Possible triggers for the surveillance actions are
(1) our release of a classified US intelligence report on how to fatally marginalize WikiLeaks (expose our sources, destroy our reputation for integrity, hack us),
(2) our release of a classified cable from the U.S. embassy in Reykjavik reporting on contact between the U.S. and the U.K. over billions of euros in claimed loan guarantees and, most significantly,
(3) our ongoing work on a classified film revealing civilian casualties occurring under the command of the U.S, general, David Petraeus.
U.S. sources told Icelandic state media’s deputy head of news, that the U.S. State Department was aggressively investigating the leak from the U.S. Embassy in Reykjavik.
I was seen at a private U.S Embassy party at the Ambassador’s house, late last year.
Then on Thursday March 18, 2010, I was followed on the 2.15 PM flight out of Reykjavik to Copenhagen–on the way to speak at the SKUP investigative journalism conference in Norway. According to airline records, two individuals, brandishing diplomatic credentials and registered under the name of “US State Department”, collected boarding passes for the same flight within three minutes of each other. They are not recorded as having checked in any luggage.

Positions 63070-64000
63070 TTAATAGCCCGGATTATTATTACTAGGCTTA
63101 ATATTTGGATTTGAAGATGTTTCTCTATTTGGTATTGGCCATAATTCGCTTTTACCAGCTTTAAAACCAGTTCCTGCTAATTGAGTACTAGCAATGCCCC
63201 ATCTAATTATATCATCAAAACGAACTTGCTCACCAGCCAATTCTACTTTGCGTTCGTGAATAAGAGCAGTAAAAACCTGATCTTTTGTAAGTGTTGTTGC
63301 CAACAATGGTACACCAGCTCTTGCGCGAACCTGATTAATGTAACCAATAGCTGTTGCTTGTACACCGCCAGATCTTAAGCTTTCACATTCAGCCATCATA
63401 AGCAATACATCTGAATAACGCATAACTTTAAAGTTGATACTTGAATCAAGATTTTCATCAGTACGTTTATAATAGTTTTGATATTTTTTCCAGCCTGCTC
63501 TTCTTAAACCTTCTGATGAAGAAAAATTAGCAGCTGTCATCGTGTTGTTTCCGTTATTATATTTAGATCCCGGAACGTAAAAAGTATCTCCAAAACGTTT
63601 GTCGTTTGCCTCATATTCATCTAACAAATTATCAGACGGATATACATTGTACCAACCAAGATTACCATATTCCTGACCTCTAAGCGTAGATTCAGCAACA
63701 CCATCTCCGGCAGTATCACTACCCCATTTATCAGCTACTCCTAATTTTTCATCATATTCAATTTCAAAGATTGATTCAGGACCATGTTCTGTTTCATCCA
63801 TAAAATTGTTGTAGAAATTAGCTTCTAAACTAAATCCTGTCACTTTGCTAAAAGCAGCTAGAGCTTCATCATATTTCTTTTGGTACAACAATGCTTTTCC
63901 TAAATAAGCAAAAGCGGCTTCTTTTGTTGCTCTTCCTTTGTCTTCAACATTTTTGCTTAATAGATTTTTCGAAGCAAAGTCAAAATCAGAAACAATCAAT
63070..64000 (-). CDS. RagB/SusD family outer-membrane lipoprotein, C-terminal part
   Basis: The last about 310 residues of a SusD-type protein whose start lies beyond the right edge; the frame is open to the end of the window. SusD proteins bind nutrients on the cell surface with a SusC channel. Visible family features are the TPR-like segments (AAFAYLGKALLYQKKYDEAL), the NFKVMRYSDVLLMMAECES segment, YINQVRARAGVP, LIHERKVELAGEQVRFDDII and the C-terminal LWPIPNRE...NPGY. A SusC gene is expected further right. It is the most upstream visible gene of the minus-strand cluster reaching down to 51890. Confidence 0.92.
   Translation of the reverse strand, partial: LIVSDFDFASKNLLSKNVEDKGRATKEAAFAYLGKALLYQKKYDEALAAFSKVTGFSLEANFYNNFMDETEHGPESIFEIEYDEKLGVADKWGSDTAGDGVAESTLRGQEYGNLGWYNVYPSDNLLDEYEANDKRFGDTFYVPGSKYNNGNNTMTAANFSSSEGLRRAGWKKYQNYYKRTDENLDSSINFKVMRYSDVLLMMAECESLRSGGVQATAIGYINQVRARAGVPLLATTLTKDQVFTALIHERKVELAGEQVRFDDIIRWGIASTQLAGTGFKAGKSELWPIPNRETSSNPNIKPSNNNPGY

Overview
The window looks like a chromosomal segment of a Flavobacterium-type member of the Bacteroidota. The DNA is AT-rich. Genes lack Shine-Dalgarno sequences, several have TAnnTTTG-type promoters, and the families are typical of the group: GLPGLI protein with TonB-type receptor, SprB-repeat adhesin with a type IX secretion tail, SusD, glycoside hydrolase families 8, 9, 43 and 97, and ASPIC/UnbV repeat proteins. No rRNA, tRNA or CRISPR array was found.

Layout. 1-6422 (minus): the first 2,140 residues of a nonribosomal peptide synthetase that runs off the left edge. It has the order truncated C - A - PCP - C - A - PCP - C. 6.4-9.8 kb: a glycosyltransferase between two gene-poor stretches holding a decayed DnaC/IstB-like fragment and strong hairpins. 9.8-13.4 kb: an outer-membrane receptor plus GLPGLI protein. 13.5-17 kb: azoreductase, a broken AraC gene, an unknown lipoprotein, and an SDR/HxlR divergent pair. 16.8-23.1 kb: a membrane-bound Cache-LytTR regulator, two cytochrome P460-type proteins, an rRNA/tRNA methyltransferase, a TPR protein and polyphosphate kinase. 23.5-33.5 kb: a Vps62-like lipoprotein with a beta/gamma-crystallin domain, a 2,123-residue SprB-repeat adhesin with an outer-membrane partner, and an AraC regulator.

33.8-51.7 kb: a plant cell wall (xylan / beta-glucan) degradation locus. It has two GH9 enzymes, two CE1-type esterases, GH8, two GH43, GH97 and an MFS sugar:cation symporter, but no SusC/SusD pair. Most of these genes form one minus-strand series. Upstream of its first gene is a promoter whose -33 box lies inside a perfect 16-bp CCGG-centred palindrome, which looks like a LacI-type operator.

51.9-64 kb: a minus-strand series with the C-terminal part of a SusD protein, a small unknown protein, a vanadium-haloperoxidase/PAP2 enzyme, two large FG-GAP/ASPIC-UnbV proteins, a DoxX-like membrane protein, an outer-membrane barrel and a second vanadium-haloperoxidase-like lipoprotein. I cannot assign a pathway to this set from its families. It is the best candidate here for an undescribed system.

Iceland doesn’t have a separate security service. It folds its intelligence function into its police forces, leading to an uneasy overlap of policing and intelligence functions and values.
On Monday 22, March, at approximately 8.30pm, a WikiLeaks volunteer was detained by Icelandic police for approximately 21 hours after police attended the volunteer’s fathers place of work on an unrelated matter. The volunteer was inexplicably detained over night. The next day, during the course of interrogation, the volunteer was shown covert photos of myself outside a Reykjavik restaurant, the back room of which was used last week to hold a production meeting on a classified U.S. military video exposing civilian kills by U.S. pilots.
Specific references were made to the subject of video and “important” Icelandic figures. No charges were filed. The names of well known journalists involved in the production were referred to in the police questions.
Who are the Icelandic security services loyal to? The new government of April 2009, or the old pro-Iraq war government of the Independence party, or perhaps their connections with another country entirely?
Often when a bold new government arises, bureaucratic institutions remain loyal to the old regime and it can take time to change the guard. Former regime loyalists must be discovered, dissuaded and removed. But for security services, the first step, discovery, is awry.
Congenitally scared of the light, such services hide their activities; if it is not known what they are doing, then it is surely impossible to know who they are doing it for.
We have written to both U.S. and Icelandic authorities to demand an explanation.